Fantasy is the impossible made probable. Science fiction is the improbable made possible. ~ Rod Serling
Buzz Aldrin has always been a little outspoken. Of course, it doesn't hurt that his quotes are sometimes edited to make them more so (like his mention of a UFO in a recent TV series, which was cut to make it sound like he thought the Apollo 11 command module was being shadowed by little green men). But reading this article, it doesn't sound like anything has been altered. It just sounds like Buzz is off base.
Basically, the second man on the moon complains that the boredom most kids (and, though he doesn't say it, the rest of us) feel about the space program is due to science fiction movies "where they beam people around" making space look easy.
Maybe he's tired of being called "the second man on the moon" or maybe the ice cream was hurting his teeth, but to blame sci-fi for the general any ennui on the part of the younger generation is like blaming "The Natural" for steroid abuse in baseball.
Now I think pretty highly of science fiction. I've also heard more than one scientist and engineer say that he or she was inspired by some sci-fi story or another to pursue his or her field. I went to school with a lot of geeks in the 1960's who were found in works by Asimov, Clarke, Heinlein, and others goals for which to strive. Sci-fi talked about things like teleportation and faster-than-light space flight. Why not try to find ways to achieve such things?
We all knew about Einstein, so the idea of whizzing between stars did not seem to be an easy thing to achieve, but that didn't stop anyone from dreaming. And no one looked at a movie or at a Star Trek episode and said, "Well, they make it look so easy, there's no way I should imagine doing that."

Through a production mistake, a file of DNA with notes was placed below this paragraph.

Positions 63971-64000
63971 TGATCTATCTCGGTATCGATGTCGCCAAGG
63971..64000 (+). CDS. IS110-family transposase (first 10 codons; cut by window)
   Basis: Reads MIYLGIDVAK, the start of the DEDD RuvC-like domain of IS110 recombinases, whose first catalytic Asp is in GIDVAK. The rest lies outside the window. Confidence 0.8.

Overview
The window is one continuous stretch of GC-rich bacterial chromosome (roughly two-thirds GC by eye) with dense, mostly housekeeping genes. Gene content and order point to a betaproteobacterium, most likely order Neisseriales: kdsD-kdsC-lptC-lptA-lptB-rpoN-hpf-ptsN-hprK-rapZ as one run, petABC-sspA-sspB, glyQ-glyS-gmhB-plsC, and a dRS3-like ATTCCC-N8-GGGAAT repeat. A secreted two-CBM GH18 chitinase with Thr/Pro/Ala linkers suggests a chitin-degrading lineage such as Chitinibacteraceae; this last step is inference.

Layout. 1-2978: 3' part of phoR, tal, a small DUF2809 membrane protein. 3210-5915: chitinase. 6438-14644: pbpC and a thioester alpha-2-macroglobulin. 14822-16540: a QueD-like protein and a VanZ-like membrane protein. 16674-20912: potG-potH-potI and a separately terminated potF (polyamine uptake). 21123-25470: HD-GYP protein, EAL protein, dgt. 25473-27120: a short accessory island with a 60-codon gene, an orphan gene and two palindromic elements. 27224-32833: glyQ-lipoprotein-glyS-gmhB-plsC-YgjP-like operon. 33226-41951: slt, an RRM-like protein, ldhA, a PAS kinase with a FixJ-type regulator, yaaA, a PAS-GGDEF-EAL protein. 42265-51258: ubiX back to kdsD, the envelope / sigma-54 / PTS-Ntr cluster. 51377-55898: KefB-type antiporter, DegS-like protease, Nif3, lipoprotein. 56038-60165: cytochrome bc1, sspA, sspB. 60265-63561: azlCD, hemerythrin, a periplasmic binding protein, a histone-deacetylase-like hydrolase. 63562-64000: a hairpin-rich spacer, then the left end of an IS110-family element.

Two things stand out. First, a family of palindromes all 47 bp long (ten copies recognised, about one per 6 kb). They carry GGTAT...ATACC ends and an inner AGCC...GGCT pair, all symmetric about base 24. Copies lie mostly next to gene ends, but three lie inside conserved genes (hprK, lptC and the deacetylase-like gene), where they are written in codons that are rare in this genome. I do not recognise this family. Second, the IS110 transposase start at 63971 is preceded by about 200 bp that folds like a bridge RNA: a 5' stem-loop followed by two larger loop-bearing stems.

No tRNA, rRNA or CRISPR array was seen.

It's possible that some kids get lazy attitudes about how much real work it takes to get into space, as opposed to the whiz-bang propulsion methods of Star Trek or Star Wars. Assuming there are kids dumb enough to feel that way, we shouldn't be concerned because those are the kids who are going to grow into scientists and engineers.
If there's a problem, it's that it is very hard to get excited about space travel today, as I've written on numerous occasions. I have trouble imagining some kid getting all excited about piloting a garbage-return mission to a space station that isn't doing much of anything.
If there's a problem, it's that kids are hearing that the only way to get into space is to pay a few million bucks to hitch a ride to that boring space station or, worse, to take a suborbital ride to nowhere that's about as exiciting as some amusement park rides. If it weren't for the element of some cheap part or short-cut engineering killing the rider, the park rides would be more exciting altogether.
Kids aren't as dumb as people like to think. They can see the excitement of a Cassini mission or a New Horizons trip to Pluto. They can also see our approach to Mars exploration and question just what NASA is thinking, sending dead-end missions like Phoenix instead of sample-return missions or more exotic rovers.
(Yes, I know those projects are "on the drawing board", but they certainly aren't getting off the board and onto spaceships.)
They can hear pronouncements about going to Mars in 2020 and draw the obvious conclusion that it ain't going to happen since governments would rather spend money on war than on space. More important, they can see that there's no plan or goal with respect to Mars. I mean, go to Mars just to plant a flag? A rover can do that. It's 40 years since we went to the moon, and we still haven't followed up with any kind of colonization or utilization.
If kids are bored with the space program, we shouldn't blame sci-fi movies. We should blame the people in charge of the space program.
And their bosses.